Indian Stocks Drop to 19-Month Low as Markets Buckle Under China

  • Chinese market shuts after 7% slump triggers circuit breaker
  • Tata Motors, Bhel, Tata Steel, Axis worst performers on Sensex

India’s benchmark stock index slid to its lowest level since June 2014 after a plunge in Chinese equities led to a trading halt for a second time this week, deepening a global rout.

Tata Motors Ltd., owner of Jaguar Land Rover, and Tata Steel Ltd., the biggest producer of the alloy, were among the worst performers on the S&P BSE Sensex. Maruti Suzuki India Ltd., the maker of half the cars sold in India, slid the most in four months. Axis Bank Ltd. led its peers lower, while Bharat Heavy Electricals Ltd. plunged to almost a two-year low.

The Sensex tumbled 2.2 percent, capping its steepest four-day loss since August. The MSCI Asia Pacific Index slipped 2 percent and European shares fell the most since August after a 7 percent slump in China’s CSI 300 Index led to trading being halted for rest of the day. The turmoil prompted global funds to withdraw$98 million from Indian stocks so far this month, after buying $3.3 billion of shares last year, the least in four years.

“We will see such sell-offs whenever there is a big impact on China and we have to live with it," Vikas Gupta, an executive vice president at Arthveda Fund Management Pvt. in Mumbai, said by phone. “Investors will find India attractive when the dust settles,” he said. Gupta said he’s buying shares of automakers and software exporters.

Maruti Suzuki retreated the most since Aug. 24 amid concerns that the rally in the yen to the strongest level since August will boost costs for the carmaker that buys components from its Japanese parent and pays royalty in the same currency. Shipments from Japan account for as much as 17 percent of its revenue, Chief Financial Officer Ajay Seth said in a phone interview.

Maruti was the top performer on the Sensex in 2015, with a gain of 39 percent even as the index posted its first annual loss in four years.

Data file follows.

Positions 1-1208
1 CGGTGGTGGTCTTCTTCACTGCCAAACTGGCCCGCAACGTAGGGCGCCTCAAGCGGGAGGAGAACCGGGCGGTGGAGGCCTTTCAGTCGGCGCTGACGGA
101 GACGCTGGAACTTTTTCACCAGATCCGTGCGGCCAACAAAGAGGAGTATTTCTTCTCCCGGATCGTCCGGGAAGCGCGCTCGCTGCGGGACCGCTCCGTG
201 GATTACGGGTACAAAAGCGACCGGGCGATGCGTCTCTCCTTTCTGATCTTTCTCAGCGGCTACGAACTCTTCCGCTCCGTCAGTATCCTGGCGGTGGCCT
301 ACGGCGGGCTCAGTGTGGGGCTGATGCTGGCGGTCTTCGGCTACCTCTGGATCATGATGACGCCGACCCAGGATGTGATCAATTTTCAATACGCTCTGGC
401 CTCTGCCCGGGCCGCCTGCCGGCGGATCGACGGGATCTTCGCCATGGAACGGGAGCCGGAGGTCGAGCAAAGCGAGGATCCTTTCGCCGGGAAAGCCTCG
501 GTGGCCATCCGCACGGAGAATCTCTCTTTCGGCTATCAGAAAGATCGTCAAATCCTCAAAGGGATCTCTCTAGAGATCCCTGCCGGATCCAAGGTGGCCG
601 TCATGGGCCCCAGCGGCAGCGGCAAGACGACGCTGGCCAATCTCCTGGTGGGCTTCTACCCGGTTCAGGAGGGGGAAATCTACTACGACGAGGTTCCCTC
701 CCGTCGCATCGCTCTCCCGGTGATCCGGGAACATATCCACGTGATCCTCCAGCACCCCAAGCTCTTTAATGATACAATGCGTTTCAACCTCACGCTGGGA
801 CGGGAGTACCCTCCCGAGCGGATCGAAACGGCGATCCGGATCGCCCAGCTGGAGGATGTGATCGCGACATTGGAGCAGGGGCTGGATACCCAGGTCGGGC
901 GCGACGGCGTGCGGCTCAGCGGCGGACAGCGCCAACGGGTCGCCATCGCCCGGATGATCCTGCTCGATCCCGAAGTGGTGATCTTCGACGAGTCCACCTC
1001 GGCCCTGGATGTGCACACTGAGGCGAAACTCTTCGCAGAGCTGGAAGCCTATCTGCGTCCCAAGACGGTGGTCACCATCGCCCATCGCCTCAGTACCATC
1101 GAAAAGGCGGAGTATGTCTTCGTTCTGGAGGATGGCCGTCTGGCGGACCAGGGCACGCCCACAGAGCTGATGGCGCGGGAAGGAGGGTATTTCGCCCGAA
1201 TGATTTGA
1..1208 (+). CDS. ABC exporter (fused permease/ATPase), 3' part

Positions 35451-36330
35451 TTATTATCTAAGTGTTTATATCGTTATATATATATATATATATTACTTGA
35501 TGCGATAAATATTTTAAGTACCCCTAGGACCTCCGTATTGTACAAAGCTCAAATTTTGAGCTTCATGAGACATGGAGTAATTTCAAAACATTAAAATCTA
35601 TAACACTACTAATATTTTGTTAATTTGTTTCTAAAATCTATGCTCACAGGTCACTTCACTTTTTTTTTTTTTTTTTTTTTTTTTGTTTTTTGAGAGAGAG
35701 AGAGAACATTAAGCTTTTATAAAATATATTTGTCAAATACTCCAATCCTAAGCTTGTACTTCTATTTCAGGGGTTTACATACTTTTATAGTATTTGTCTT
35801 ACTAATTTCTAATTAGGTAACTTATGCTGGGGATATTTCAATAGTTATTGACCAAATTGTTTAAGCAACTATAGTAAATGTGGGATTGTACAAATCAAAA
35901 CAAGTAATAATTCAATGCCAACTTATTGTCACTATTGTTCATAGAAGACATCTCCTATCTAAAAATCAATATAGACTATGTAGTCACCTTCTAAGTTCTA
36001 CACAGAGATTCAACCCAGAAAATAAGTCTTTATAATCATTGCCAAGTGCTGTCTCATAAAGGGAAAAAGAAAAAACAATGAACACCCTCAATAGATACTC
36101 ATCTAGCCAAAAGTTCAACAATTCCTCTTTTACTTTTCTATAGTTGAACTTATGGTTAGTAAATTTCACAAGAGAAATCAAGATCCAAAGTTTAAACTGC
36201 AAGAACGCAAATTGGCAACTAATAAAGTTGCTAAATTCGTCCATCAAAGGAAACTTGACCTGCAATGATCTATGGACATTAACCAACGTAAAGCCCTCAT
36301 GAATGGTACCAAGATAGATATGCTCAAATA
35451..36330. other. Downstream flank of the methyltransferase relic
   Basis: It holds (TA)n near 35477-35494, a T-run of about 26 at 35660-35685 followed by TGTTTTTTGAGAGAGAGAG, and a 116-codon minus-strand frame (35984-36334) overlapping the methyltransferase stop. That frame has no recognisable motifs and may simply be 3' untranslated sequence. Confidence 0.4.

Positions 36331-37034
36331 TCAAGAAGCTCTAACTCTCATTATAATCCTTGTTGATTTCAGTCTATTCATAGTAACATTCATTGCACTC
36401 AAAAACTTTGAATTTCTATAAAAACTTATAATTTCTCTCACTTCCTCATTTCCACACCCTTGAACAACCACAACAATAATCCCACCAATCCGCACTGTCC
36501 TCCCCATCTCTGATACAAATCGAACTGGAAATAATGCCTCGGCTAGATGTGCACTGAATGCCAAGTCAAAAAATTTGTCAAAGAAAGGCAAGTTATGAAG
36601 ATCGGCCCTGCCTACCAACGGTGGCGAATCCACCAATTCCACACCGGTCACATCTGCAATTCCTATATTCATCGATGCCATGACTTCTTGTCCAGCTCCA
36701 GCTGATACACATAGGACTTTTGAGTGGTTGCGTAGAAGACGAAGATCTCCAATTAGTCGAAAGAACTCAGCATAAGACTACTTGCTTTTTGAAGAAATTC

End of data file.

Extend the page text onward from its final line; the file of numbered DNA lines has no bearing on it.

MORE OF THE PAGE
Yuan Fixing

The People’s Bank of China cut its yuan fixing by the most since Aug. 13, a sign that the authorities are struggling to revive an economy that’s the world’s biggest user of energy, metals and grains. Contagion from China helped wipe $2.5 trillion off the value of global stocks in the first six days of this year. Billionaire George Soros warned that markets are facing a crisis, and the World Bank cut its global growth forecasts for this year and next.

“Everyone’s focusing on China and selling off accordingly even though that market is not well understood by anyone,” Ben Kumar, investment manager at Seven Investment Management in London, said in an interview with Bloomberg TV India. Asian markets offer great value but “it hurts to catch falling knives on days like today as China may still be down 7 percent tomorrow.”

Tata Motors plunged 6.1 percent to its lowest level since Oct. 8. Tata Steel lost 7 percent, extending last year’s 35 percent loss.

Axis Bank decreased 5 percent to its lowest level since October 2014. India’s Finance Ministry is considering a plan to sell part or all of its stake in Axis Bank, valued at $1.7 billion, to bolster its efforts to narrow the country’s fiscal deficit. State Bank of India, the largest, tumbled to its lowest price since May 2014.

Oil & Natural Gas Corp. dropped the most since Nov. 10. Bharat Heavy tumbled 7.2 percent to its lowest level since February 2014.

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